The conference was this past weekend. I don’t think I have the words to craft a proper gauge on how I felt. You know when Hagrid tells Harry, ur a wizard -arry, and Harry begins to understand he won’t have to spend all his time with the Dursleys? Or, when Harry rides his broom for the first time and finds out his father was also a decorated seeker? Or … well I could keep the Harry Potter metaphors going all night … you get it.

The conference was more than just a learning experience. I felt like a grew as a person who loves words and reading/writing stories. Here are a few of the speakers from the lectures I enjoyed the most:

1. Anne Fadiman speaking about her book The Spirit Catches You and You Fall DownHer keynote speech left me feeling full. She emerged herself into a unfamiliar world of Hmong refugees struggling with new life in California. “I believe in accidents, without them I never would’ve wrote my book.”

Happy accidents, this resonated with me. I need to embrace all the humps because those are what put me in the right places at the right time, like this literary conference. 

2.  Dan Barry and Kassie Bracken speaking about merging the two worlds of journalists and photographers. The importance of collaborating with professionals to tell a compelling story.

“Writing about people of poverty like victims is a mistake. It’s not fair to them as an individual.”

I think it’s easy to feel sorrow for those who aren’t as well off as an “average” human being. But it’s not just about their monthly income, it’s about the story and how people of poverty survive. 

3. The panel discussion with Caleb Hannan, S.I. Rosenbaum and Hanna Rosin. Hannan wrote an article about “Dr. V” and her magic putter. The outcome was tragic as the subject committed suicide during the interviews. His candid testimony led us to believe if you feel like something bad is going to happen, then you need to have an open discussion with your editor and vise-versa.

I personally believed he had balls to talks openly and honest about his mis-steps and answering the questions from his panel-mates. You can read the article here, and the letter from the editor here. And Rosenbaum’s after the fact article here.

4. George Getschow’s lecture about the importance of place in a narrative. “I’m always surprised to read an article that misses the importance of place.” Place is like a secondary character and it needs to be just as important as character development. These are the dimensions of place, as explained by Mr. Getschow:

  1. The History- Research it and find out what makes your place tick.
  2. Economy- How does the place survive. Is it an oil, ranching or low income?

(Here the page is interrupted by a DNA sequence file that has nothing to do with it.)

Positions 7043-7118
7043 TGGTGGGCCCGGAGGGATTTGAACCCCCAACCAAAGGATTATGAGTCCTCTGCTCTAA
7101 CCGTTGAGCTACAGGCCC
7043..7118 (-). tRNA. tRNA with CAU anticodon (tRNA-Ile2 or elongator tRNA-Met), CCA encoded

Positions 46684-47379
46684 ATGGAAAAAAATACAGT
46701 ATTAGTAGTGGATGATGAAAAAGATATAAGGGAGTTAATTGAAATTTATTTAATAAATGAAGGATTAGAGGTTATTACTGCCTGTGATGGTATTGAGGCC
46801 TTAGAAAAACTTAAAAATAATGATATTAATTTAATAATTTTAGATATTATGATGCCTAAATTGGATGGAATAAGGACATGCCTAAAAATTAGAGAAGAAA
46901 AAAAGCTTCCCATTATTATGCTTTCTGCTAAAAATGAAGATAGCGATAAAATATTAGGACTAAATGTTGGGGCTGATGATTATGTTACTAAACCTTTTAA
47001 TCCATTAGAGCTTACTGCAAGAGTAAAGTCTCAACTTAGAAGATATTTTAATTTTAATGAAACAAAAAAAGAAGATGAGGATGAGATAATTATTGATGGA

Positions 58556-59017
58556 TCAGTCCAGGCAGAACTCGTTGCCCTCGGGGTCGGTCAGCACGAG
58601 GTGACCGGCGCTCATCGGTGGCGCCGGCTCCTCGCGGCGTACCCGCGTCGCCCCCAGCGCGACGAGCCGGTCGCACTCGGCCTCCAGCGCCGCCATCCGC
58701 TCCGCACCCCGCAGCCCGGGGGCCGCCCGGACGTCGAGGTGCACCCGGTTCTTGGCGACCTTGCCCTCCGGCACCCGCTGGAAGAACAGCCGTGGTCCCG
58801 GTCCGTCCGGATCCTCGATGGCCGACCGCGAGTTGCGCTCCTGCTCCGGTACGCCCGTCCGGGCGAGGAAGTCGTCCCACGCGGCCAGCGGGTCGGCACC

3. What do people wear? What do they eat? How do they communicate?
  4. Weather- It influences peoples mood for the day and how they dress. Using weather can reveal character.
  5. Gestures- How do people greet each other?
  6. Superstitions- paying attention to local legends or tales?
  7. Sights & Sounds

As I sat in a dimly lit lush ballroom with desserts on top of clean white soft linens, tempting guests to eat their cake before dinner, the winners for the top personal essays and reported narratives were announced. The top three in each category were awarded cash prizes, and the top ten would be published in the literary journal Ten Spurs.

There’s no better way to say this then, I WON! My name is called after the 8-minute mark in the video below and I get on stage after the 9-minute mark. A professor of mine called my name as I walked by to get on stage and I tackled her into a hug. “I didn’t know you submitted a piece! I’m so proud of you!”

There is no better feeling than hitting a home run. Now that I know how it feels I want to do it again, over and over again as many times possible. This was the perfect way to kick me off into the professional world and end my stay with the University of North Texas, Mayborn School of Journalism.

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It’s a cliche to say, “follow your dreams,” but it’s true. Many times I was red-inked, felt like a poor writer and told I’d never make any money as an author. My personal dialogue said the same thing. I finally told the voices the shut-it and jumped off the high dive.

It was a rough road. I felt exposed and unsure if I propelled my story with the correct words. I cried reliving certain slices of my life. In the end it all happened the way it was supposed to, why not me. 

This conference also added readings to my already to tall stack of books. This list is more for me so I won’t forget, but If you’re looking for something new to read, all the better!